While progressives focus on price-fixing—at the risk of curtailing innovation around insulin products and delivery mechanisms—competition is starting to take hold in the insulin market. The obstacle to lower prices for patients appears to be the complex system of rebates that serve to keep list prices high and more affordable insulins off formularies. Rather than seeking to artificially lower prices, Congress should revisit rebate reform as a means to change this dynamic and allow the public to reap the benefits of these lower cost products.
Chart Review: Impacts of Potential Fixes to the Hospital Wage Index
Jackson Hammond, Health Care Policy Analyst
To account for differences in cost based on geography, Medicare adjusts hospital reimbursements using two formulas, the Hospital Wage Index (HWI) and the Geographic Practice Cost Indices (GPCIs). Unfortunately, these indices are flawed and fail to accurately account for geographic variations, but attempts to better calculate for geography raise their own challenges, as discussed in a recent AAF primer. One solution is to change the data source of the HWI from hospital cost data to the Bureau of Labor Statistics’ Occupational Employment and Wage Statistics (BLS’ OEWS) data. The chart below demonstrates the potential HWIs this change would bring to high-cost areas, including the San Francisco, Los Angeles, Seattle, Boston, Washington, D.C., and New York City metropolitan statistical areas (MSAs). The calculations determined the average hourly wage for all health workers based on BLS’ OEWS data from May of 2020, the latest available. Of note, this chart shows there would likely be a significant decrease in the HWI for the San Francisco MSA (-21.59 percent) and substantive decreases for New York City (-13.02 percent), Boston (-10.85 percent), and Los Angeles (-7.98 percent), but a slight increase for Washington, D.C. (4.45 percent), and Seattle (2.12 percent). As a previous AAF analysis noted, both the San Francisco and Seattle MSAs already face substantial negative margins for Medicare Part A, at -41.2 percent and -27.7 percent, respectively. Based on the above calculations, a switch to BLS’ OEWS data may worsen these negative margin problems for several high-cost regions, but ease them somewhat for others. This may be true for several reasons, but ultimately, more study is needed to determine why two MSAs with high-margin losses would have different outcomes under a new system that used BLS’ OEWS data.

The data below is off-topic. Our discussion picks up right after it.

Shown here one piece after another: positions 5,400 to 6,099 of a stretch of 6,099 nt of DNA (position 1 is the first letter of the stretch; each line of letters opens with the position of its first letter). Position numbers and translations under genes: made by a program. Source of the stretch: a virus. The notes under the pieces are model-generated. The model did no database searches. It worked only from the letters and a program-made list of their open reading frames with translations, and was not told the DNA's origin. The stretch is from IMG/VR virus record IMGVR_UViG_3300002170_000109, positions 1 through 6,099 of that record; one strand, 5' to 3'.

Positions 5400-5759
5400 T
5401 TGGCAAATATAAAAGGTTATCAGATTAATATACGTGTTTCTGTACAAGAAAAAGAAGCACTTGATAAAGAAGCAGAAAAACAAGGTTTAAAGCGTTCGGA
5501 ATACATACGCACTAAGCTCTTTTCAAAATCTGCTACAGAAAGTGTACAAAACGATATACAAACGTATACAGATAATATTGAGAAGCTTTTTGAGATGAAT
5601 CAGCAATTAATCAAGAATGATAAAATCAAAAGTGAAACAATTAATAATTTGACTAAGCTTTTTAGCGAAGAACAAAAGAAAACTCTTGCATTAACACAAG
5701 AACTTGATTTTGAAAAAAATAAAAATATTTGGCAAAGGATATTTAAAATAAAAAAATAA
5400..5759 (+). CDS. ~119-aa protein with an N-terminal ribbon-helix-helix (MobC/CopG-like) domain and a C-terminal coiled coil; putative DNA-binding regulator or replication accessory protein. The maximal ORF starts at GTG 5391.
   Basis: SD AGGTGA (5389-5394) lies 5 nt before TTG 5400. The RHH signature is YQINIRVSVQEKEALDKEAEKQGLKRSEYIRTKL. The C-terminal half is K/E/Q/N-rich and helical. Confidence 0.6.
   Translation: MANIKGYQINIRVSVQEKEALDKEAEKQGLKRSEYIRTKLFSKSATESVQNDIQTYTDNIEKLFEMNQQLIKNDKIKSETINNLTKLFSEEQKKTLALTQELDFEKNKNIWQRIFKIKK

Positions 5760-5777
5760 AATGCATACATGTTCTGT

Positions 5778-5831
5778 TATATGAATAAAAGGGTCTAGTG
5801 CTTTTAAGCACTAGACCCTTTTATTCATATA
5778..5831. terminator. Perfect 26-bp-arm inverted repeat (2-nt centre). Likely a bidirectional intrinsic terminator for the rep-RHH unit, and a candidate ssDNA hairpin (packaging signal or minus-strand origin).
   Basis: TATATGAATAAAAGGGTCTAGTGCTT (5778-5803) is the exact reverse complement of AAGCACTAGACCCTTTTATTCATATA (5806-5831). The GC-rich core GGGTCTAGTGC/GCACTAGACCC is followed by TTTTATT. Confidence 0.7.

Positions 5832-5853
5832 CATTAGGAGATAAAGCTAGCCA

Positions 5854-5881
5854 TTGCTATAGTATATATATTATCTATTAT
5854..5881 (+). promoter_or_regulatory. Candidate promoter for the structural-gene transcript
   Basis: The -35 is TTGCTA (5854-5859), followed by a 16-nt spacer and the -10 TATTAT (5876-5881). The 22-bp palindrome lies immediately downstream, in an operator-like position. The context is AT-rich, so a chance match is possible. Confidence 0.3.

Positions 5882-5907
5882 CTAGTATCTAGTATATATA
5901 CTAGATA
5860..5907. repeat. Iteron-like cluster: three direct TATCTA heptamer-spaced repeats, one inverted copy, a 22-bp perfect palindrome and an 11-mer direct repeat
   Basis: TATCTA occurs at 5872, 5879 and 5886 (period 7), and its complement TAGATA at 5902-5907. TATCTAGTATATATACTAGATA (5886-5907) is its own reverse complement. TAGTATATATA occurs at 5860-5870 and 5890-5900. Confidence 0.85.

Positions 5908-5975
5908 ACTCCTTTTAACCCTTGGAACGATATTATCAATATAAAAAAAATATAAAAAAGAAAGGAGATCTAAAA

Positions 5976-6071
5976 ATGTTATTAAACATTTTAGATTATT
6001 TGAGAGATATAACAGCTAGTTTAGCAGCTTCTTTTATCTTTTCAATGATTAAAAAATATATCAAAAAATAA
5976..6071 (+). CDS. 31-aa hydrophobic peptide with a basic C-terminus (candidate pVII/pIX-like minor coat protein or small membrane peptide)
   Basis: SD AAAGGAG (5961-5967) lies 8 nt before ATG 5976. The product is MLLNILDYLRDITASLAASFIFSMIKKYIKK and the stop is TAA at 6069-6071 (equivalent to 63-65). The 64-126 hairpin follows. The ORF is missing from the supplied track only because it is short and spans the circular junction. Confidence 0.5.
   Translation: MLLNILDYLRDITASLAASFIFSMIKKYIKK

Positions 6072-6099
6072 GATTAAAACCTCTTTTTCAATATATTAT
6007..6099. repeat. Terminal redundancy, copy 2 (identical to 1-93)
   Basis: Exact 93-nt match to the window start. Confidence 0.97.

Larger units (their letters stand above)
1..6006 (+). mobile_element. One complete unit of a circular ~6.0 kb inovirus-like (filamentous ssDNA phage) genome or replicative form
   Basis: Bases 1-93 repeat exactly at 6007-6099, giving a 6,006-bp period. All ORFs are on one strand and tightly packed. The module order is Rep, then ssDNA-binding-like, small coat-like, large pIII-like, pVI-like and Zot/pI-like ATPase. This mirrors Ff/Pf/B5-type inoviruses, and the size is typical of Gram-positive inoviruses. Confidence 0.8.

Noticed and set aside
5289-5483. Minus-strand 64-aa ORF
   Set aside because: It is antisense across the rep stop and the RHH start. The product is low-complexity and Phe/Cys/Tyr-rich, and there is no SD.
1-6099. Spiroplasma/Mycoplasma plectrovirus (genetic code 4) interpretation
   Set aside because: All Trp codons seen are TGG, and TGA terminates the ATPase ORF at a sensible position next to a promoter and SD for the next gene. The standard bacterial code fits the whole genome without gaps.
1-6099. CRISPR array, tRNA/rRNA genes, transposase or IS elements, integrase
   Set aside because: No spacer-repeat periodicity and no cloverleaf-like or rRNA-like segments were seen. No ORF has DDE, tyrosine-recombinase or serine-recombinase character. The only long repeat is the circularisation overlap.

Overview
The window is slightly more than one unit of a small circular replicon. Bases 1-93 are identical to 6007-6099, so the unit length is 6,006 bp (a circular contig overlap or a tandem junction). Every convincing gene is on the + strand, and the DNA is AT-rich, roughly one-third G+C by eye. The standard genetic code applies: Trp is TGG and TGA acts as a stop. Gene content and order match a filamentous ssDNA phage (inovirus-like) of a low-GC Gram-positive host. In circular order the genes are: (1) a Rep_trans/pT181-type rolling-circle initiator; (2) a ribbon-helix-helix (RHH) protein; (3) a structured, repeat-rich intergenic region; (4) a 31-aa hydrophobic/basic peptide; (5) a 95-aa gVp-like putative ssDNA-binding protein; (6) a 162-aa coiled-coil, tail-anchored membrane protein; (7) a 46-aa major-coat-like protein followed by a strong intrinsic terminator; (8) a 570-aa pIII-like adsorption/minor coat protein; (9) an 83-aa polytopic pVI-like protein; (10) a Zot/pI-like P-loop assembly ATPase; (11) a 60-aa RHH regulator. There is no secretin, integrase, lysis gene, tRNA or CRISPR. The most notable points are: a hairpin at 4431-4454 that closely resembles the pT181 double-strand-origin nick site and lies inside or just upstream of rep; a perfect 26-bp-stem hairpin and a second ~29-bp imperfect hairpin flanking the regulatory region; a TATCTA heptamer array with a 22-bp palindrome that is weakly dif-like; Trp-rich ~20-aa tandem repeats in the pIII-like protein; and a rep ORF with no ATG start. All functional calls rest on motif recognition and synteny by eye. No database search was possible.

Tracking COVID-19 Cases and Vaccinations
Jackson Hammond, Health Care Policy Analyst
To track the progress in vaccinations, the Weekly Checkup will compile the most relevant statistics for the week, with the seven-day period ending on the Wednesday of each week.
Sources: Centers for Disease Control and Prevention Trends in COVID-19 Cases and Deaths in the US, and Trends in COVID-19 Vaccinations in the USNote: The U.S. population is 332,551,254.